I think this is why I decided it was time to take a leap and write my first fan letter—because it is important you know how desperately so many of us want and need your example, your teachings, and your wisdom.

I know you’re busy, Patience—more busy than ever—so I don’t expect a response. The only hope I send with this letter is that you find some small solace to know what a difference you’ve made in my life. You have helped me appreciate the detours and the delays, the uncertainties and the lulls. You’ve shown me how to gently slip out of tense situations, most especially the ones that became unnecessarily wound up because of my own untamed thoughts. Thank you for all of your hard work. Thank you for all the ways you show up for me.

Happy New Year, Patience. You’re the best.

With admiration, Christine

About the Author: Christine Mason Miller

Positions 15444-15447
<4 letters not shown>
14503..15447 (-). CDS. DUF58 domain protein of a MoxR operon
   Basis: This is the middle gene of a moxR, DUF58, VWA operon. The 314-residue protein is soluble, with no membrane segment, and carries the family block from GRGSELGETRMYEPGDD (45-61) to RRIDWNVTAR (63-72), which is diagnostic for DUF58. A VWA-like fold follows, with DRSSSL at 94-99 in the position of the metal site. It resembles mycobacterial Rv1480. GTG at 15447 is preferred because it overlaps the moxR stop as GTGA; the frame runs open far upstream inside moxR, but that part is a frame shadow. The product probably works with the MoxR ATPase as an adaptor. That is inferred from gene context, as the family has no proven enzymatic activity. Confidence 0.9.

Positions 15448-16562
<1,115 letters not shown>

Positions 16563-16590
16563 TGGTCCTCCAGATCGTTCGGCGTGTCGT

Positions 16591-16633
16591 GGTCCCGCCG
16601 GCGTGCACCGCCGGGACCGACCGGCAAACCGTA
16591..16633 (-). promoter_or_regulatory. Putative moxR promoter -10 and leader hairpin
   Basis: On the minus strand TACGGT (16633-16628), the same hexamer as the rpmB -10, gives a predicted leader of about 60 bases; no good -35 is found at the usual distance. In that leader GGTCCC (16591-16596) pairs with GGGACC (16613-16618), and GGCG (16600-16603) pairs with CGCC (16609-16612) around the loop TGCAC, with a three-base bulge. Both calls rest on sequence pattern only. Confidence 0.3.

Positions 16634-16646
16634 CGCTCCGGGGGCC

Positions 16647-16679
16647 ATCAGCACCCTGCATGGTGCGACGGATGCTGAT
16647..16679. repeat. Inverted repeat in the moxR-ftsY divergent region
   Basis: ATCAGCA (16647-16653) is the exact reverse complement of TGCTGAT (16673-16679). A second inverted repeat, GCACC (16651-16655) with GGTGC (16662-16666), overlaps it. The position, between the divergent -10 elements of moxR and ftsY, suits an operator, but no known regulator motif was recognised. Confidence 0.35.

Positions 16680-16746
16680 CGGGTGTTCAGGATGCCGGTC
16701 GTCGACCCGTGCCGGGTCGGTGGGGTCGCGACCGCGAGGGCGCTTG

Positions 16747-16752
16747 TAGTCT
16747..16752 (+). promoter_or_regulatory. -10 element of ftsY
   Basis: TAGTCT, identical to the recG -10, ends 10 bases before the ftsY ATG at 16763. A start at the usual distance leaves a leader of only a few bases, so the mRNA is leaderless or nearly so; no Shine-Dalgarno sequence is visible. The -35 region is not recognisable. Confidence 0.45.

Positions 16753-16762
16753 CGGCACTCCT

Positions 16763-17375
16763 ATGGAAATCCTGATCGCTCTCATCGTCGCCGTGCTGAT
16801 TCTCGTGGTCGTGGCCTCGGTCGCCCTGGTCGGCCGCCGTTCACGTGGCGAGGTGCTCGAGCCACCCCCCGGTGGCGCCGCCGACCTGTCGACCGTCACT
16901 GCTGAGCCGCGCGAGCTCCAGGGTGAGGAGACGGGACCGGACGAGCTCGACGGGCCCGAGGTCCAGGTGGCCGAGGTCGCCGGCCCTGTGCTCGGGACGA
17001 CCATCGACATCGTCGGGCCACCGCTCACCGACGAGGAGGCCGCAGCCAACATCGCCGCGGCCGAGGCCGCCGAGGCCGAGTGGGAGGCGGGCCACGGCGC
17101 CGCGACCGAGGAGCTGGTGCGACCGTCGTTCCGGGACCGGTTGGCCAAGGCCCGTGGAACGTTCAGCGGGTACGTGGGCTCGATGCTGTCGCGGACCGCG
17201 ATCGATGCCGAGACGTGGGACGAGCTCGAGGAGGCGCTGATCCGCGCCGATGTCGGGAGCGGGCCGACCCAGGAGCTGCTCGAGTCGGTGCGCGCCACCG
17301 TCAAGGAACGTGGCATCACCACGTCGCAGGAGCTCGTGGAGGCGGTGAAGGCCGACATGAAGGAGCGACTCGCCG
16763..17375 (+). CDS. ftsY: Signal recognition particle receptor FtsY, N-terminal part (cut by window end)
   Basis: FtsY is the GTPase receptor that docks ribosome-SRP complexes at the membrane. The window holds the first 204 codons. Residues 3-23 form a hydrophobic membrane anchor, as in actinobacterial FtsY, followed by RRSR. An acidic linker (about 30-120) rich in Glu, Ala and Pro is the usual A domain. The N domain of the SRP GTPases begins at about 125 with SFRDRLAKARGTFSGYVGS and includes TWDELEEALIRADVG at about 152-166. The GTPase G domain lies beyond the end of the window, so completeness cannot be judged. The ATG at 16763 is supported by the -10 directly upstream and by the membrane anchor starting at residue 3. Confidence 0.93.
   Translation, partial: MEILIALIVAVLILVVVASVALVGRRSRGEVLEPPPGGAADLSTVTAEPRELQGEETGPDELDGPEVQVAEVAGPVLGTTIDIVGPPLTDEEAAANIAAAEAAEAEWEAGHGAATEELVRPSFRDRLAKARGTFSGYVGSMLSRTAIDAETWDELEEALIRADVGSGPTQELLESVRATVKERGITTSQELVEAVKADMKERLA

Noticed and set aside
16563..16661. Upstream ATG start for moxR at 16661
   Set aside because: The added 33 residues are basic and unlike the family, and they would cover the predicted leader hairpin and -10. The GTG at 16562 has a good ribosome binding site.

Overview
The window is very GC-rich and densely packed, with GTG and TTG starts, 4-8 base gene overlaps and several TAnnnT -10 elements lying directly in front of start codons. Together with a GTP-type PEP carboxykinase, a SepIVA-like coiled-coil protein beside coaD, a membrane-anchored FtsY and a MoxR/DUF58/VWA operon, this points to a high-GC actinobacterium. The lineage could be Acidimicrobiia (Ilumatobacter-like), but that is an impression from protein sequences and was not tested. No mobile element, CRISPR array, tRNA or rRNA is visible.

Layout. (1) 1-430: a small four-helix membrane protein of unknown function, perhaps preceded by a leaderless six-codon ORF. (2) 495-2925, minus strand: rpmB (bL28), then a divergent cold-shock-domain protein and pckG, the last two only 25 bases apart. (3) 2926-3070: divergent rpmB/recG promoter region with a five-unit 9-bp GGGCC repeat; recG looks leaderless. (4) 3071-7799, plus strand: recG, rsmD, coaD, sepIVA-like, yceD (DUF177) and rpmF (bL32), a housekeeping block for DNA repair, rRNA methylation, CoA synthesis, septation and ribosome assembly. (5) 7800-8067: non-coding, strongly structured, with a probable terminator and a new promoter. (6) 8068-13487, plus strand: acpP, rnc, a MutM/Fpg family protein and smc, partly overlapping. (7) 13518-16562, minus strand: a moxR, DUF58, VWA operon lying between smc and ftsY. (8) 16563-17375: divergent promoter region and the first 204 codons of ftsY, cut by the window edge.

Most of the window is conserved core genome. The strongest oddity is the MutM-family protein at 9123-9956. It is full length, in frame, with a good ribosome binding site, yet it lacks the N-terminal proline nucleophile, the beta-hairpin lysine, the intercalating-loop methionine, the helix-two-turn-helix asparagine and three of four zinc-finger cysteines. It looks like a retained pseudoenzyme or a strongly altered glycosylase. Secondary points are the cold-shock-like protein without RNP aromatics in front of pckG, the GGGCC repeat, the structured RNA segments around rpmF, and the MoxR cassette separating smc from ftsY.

Christine Mason Miller is an author and artist who has been inspiring others to create a meaningful life since 1995. Signed copies of her memoir, Moving Water, are now available for pre-order at www.christinemasonmiller.com.

Dear Tender Heart

Dear Tender Heart,

Seven was a hard age for me. I broke my right arm in two places that year,  just as we were learning cursive. Mrs. Dean, my 2nd grade teacher didn’t love me, a shock after two years in my long academic career of being the teacher’s pet. Ballet was next to impossible with a big, heavy cast. (We won’t mention the horrible yearbook photo, with the crooked pigtails and chapped lips.)

And my sister, seven years older, had outgrown the patience to play with me, as her attention turned to boys, being a twirler with the band,  and performing at the football games. Oh, how I longed for her velvet and sequined costumes.

I arrived home from school one December Day to a big surprise: my mother had put up a tiny tree in my room and it was decorated with little felt dolls: toy soldiers, little blonde girls in Christmas dresses, and, of course, Santa and Mrs. Clause.

I had begun collecting dolls earlier that year, so the sight of all those little felt dolls made me feel so special and so loved.

I set up that little tree Christmas after Christmas until I was around twelve and began to outgrow dolls and Santa and the little table the tree sat upon.

Until this year, I had forgotten about that little tree.